Nowhere is this more evident than on "Dime Store Cowgirl," a personal anthem of sorts along the lines of Faith Hill's "Mississippi Girl," but far more cleverly written. "I've had my picture made with Willie Nelson," she announces proudly in her charming conversational tone, following the hard thud of a drum against an infectious and joyful guitar riff. "I made it all the way past Austin City Limits, and maybe for a minute I got too big for my britches, but I'm just a dimestore cowgirl, that's all I'm ever gonna be," she sings, with all the down to Earth honesty that is afforded to her. While others might muse on the bright lights and career achievements that find them on top of the world, Kacey has a different perspective involving places she's been able to visit (Mt Rushmount, New Mexico, white cliffs of Dover), and smaller, more trivial things (staying in a hotel with a pool, drinking wine she can't afford). Throughout, however, it feels less like a boastful string of accomplishments and more like an ordinary human being trying to process the way her life has changed. She stops to reassure us, "I kinda fell in love with a Palm Springs trailer park, but those California stars could never steal my heart."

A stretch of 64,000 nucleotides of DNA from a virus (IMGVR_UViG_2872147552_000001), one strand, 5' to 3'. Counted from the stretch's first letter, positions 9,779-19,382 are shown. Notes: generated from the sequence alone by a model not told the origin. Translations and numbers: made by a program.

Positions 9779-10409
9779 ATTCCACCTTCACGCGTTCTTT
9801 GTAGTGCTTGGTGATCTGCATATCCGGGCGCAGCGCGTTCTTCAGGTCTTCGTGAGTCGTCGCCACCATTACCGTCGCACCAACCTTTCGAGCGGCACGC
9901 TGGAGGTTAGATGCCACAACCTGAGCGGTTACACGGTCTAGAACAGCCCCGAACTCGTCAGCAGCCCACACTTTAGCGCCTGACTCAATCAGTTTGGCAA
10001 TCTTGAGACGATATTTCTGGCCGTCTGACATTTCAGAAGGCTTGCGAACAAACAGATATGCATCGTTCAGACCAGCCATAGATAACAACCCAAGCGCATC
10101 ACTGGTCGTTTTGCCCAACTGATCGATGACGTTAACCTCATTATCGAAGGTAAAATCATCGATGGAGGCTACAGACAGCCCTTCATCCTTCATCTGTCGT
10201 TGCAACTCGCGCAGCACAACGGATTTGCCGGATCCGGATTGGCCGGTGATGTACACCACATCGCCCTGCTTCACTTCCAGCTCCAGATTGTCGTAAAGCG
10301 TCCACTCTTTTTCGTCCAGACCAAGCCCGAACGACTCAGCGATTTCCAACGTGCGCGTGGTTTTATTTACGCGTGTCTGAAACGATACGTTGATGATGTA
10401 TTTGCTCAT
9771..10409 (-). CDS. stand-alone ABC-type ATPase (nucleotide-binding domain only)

Lyrics — 8